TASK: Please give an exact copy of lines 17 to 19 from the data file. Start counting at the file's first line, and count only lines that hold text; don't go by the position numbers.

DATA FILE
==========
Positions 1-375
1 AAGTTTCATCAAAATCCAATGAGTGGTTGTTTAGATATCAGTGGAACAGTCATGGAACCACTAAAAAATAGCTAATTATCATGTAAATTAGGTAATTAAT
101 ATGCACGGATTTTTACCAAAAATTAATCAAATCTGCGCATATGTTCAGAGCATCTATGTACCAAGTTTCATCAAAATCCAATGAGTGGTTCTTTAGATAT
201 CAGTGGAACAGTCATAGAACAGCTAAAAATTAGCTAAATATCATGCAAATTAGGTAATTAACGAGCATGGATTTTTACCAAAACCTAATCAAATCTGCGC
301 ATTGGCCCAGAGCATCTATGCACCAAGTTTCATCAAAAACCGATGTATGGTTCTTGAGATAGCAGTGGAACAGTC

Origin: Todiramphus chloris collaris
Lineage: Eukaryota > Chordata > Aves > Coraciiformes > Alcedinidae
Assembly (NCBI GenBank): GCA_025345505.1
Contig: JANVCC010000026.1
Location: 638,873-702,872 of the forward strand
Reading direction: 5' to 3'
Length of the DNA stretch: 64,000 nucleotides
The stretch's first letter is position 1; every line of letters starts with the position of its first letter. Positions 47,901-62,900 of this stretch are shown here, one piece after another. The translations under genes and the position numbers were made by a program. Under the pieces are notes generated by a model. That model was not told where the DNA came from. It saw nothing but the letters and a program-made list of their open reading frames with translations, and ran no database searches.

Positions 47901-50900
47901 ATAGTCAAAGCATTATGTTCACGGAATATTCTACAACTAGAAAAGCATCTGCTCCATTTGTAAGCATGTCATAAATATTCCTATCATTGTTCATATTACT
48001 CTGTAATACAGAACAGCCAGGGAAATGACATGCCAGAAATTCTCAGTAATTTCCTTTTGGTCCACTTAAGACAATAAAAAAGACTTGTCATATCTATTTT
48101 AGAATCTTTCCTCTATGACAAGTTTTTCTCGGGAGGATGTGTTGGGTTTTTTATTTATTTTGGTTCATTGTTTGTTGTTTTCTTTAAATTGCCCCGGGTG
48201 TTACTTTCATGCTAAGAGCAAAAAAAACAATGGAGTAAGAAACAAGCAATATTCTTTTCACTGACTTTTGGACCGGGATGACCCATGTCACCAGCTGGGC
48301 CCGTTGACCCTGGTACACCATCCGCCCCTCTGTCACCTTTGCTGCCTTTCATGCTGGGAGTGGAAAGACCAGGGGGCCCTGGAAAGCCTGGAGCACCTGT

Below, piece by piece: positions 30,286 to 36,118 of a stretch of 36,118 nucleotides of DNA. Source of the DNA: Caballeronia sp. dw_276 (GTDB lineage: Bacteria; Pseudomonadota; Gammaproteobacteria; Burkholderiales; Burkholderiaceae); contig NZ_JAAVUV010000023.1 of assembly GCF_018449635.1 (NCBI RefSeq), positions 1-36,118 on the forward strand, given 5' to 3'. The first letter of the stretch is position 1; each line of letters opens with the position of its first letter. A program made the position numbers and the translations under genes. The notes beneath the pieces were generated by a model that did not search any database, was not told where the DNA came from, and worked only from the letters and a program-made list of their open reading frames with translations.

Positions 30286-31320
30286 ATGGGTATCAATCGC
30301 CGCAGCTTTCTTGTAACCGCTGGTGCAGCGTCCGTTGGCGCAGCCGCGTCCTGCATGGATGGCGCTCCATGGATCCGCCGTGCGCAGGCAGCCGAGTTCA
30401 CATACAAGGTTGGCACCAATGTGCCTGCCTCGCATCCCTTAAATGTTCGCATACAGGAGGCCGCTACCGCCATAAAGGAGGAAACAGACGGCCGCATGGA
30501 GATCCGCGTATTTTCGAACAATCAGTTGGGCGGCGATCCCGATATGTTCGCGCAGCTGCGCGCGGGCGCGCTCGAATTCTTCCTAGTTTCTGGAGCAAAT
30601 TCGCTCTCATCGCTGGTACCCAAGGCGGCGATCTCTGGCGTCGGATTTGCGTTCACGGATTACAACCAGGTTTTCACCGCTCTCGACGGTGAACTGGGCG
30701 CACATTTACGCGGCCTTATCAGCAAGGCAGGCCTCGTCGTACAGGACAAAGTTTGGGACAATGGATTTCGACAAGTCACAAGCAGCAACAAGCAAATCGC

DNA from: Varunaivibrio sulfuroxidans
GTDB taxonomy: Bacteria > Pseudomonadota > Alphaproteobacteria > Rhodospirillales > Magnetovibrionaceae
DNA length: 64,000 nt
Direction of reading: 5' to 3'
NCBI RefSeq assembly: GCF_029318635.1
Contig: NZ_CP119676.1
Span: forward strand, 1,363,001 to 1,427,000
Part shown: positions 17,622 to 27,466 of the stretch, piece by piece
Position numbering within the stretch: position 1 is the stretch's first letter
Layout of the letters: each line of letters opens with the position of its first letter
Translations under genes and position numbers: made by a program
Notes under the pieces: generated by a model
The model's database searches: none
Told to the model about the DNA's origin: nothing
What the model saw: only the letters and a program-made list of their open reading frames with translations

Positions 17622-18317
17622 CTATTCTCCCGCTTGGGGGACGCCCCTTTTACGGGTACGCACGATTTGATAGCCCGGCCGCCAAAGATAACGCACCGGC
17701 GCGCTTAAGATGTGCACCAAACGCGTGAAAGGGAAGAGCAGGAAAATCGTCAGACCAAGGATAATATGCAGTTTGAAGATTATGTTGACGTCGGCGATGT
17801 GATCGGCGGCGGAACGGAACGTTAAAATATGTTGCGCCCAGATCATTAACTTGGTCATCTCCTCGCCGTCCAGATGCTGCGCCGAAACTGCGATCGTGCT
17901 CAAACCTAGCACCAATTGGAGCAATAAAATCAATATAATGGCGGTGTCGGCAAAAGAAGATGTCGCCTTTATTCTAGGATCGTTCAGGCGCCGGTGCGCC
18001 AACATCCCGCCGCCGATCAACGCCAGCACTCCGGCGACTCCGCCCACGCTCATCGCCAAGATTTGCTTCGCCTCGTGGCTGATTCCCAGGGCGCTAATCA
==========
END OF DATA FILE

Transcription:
48101 AGAATCTTTCCTCTATGACAAGTTTTTCTCGGGAGGATGTGTTGGGTTTTTTATTTATTTTGGTTCATTGTTTGTTGTTTTCTTTAAATTGCCCCGGGTG
48201 TTACTTTCATGCTAAGAGCAAAAAAAACAATGGAGTAAGAAACAAGCAATATTCTTTTCACTGACTTTTGGACCGGGATGACCCATGTCACCAGCTGGGC
48301 CCGTTGACCCTGGTACACCATCCGCCCCTCTGTCACCTTTGCTGCCTTTCATGCTGGGAGTGGAAAGACCAGGGGGCCCTGGAAAGCCTGGAGCACCTGT